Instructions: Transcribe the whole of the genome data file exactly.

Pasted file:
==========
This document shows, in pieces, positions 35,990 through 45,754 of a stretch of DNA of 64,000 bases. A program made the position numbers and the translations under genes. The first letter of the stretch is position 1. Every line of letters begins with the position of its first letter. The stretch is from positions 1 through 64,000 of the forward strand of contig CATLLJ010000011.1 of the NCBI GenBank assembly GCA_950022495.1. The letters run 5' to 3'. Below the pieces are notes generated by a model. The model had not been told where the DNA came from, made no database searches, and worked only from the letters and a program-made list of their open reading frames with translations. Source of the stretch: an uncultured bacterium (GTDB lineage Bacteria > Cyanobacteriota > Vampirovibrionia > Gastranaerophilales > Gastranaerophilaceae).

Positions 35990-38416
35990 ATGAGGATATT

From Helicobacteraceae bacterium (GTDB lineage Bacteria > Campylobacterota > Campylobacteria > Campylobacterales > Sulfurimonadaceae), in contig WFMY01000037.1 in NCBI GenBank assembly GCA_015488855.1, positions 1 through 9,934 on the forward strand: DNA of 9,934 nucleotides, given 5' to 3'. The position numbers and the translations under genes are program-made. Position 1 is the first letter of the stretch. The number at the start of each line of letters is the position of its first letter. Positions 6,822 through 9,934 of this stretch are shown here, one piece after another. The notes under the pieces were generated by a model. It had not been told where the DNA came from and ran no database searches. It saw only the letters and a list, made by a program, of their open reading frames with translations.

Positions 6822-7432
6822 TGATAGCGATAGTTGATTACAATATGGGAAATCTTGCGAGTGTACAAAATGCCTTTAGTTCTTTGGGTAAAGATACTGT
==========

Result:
This document shows, in pieces, positions 35,990 through 45,754 of a stretch of DNA of 64,000 bases. A program made the position numbers and the translations under genes. The first letter of the stretch is position 1. Every line of letters begins with the position of its first letter. The stretch is from positions 1 through 64,000 of the forward strand of contig CATLLJ010000011.1 of the NCBI GenBank assembly GCA_950022495.1. The letters run 5' to 3'. Below the pieces are notes generated by a model. The model had not been told where the DNA came from, made no database searches, and worked only from the letters and a program-made list of their open reading frames with translations. Source of the stretch: an uncultured bacterium (GTDB lineage Bacteria > Cyanobacteriota > Vampirovibrionia > Gastranaerophilales > Gastranaerophilaceae).

Positions 35990-38416
35990 ATGAGGATATT

From Helicobacteraceae bacterium (GTDB lineage Bacteria > Campylobacterota > Campylobacteria > Campylobacterales > Sulfurimonadaceae), in contig WFMY01000037.1 in NCBI GenBank assembly GCA_015488855.1, positions 1 through 9,934 on the forward strand: DNA of 9,934 nucleotides, given 5' to 3'. The position numbers and the translations under genes are program-made. Position 1 is the first letter of the stretch. The number at the start of each line of letters is the position of its first letter. Positions 6,822 through 9,934 of this stretch are shown here, one piece after another. The notes under the pieces were generated by a model. It had not been told where the DNA came from and ran no database searches. It saw only the letters and a list, made by a program, of their open reading frames with translations.

Positions 6822-7432
6822 TGATAGCGATAGTTGATTACAATATGGGAAATCTTGCGAGTGTACAAAATGCCTTTAGTTCTTTGGGTAAAGATACTGT